Happy New Year everyone!
Christmas and New Year’s is always a busy time. I thought with the restrictions in place across Ontario that this Christmas would be pretty chill, and for the most part, it was. The church gatherings we look forward to each year didn’t happen and big family gatherings weren’t possible either. On one hand, with all that 2020 entailed for myself and my family, the downtime was more than welcome and needed, on the other, we were really missing being with our friends and family, as many many people were. For us, this holiday season brought with it much to reflect on.
The way events unfolded with our move north brought with it a lot of excitement! Things moved very quickly, we got caught up in the momentum of these big changes and the evidence of a Godly dream taking shape. And of course, we did! Any time we see God working in big ways, it’s definitely something to get excited about! I’ve never experienced anything quite like it. This momentum, or perhaps it’s more accurate to call it adrenaline, provided us with the energy to do all the things we needed to do to get here and to finish up my semester at Mac. But once we were past Christmas and my daughter's birthday on Boxing Day, I realized, without surprise, I was really tired. Like bone tired. The stress had subsided. The (immediate) crisis has ended. I am just starting to feel less like a giant sack of potatoes. My resting heart rate in the last week has dropped from being 75+ beats per minute to a healthier 67 beats.
When people have experienced a crisis (not all crises are negative, a major move or changing jobs, is a form of crisis too) they, as I did, experience an increase in cortisol and adrenaline. In brief, in times of heightened stress or crisis, adrenaline comes and goes quickly which helps people to respond immediately to a (perceived) “threat”, while cortisol has large momentum and works in the long term. I think it’s fair to say the majority of people living through Covid-19 have been functioning with heightened levels of cortisol and spikes in adrenaline. When this stress response is prolonged, it has the potential to have long-term negative effects on our health. We need to be keenly aware of this in our own lives and the lives of those we care for.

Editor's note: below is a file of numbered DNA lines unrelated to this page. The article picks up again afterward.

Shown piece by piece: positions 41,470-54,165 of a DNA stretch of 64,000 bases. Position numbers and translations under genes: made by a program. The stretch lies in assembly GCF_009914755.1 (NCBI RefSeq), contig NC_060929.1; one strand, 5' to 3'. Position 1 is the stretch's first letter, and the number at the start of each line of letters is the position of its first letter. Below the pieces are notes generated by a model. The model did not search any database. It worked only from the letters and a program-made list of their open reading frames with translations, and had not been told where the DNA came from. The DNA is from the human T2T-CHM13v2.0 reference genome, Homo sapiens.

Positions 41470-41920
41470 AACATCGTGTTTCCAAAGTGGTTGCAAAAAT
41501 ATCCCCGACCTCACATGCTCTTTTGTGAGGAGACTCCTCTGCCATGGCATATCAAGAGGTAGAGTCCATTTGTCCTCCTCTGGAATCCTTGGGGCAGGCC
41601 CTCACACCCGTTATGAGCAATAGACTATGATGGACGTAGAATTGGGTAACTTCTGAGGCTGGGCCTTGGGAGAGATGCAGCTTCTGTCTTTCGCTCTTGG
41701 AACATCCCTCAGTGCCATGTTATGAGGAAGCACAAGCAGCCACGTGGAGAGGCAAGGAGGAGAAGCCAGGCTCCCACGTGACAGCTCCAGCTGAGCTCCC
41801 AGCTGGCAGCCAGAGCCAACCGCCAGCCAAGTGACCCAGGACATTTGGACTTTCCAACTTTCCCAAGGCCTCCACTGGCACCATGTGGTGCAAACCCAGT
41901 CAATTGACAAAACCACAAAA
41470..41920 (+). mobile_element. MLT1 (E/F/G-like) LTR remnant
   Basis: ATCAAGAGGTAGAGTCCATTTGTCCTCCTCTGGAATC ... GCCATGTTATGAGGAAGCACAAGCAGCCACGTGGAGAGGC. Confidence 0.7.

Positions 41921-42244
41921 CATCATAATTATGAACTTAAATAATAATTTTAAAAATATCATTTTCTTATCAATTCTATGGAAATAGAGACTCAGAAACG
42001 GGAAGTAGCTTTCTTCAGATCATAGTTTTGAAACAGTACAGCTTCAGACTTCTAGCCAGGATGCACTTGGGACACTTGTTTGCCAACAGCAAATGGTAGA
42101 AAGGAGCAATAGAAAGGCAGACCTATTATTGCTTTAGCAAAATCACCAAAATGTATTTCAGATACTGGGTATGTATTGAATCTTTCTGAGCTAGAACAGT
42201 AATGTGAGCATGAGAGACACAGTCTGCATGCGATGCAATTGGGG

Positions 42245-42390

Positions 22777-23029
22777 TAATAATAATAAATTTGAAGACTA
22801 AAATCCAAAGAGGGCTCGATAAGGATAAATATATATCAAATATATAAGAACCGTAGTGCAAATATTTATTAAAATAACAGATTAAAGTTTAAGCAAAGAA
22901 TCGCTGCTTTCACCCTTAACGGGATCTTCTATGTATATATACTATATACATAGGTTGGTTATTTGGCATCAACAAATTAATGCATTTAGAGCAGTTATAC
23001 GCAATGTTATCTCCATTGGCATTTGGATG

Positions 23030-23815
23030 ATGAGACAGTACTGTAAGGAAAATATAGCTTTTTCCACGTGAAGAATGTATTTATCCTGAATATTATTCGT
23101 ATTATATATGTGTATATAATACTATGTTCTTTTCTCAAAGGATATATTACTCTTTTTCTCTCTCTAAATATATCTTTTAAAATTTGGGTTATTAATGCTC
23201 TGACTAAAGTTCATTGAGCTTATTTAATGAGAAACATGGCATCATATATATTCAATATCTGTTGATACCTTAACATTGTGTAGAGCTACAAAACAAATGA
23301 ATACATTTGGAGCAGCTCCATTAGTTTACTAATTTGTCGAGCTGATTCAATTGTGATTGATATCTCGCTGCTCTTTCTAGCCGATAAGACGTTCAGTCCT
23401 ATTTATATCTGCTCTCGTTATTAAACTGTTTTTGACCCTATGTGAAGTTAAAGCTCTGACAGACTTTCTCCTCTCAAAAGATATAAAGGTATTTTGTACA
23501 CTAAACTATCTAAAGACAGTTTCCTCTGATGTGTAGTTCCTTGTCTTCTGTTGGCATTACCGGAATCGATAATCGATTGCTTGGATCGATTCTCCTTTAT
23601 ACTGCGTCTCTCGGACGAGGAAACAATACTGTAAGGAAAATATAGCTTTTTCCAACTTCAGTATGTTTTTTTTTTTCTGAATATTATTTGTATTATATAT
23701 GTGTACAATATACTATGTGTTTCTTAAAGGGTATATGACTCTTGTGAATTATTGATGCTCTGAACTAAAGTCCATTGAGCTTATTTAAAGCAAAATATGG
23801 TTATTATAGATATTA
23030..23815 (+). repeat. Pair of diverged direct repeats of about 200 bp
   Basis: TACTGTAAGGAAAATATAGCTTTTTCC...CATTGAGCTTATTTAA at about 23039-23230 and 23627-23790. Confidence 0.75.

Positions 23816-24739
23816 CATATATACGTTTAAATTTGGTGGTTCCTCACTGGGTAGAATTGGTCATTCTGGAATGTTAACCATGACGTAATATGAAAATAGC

How we care for ourselves in times of high stress, and through the recovery period when the stress has subsided, is of utmost importance. For myself and my family, we have taken these first few weeks of January to simply rest and not require too much from ourselves or each other. One of the positive sides to this second lockdown here in Ontario is that we have been able to reconnect with old friends. My husband helped me set up my old printing press again and get my art supplies unpacked - painting and printing are both really important spiritual disciplines of mine. We’ve been getting outside as much as possible, reading some fiction (I’m just about finished The Lion, the Witch, and the Wardrobe, by C.S. Lewis).
And we are slowly building back into our disrupted routines the things that bring us life. As I’ve focused on rest, I can feel the creativity beginning to sprout within me like the lettuce seeds I planted in a pot the other day.
I wonder if this season of rejuvenation will become part of my rhythm of life in the future? In the past, at this point in winter, I would be looking for some relief, perhaps dreaming about a trip to Mexico or Cuba, but this year is very different. I am full of anticipation and want to be well prepared for what will be revealed when the snow melts. Spring is really just around the corner!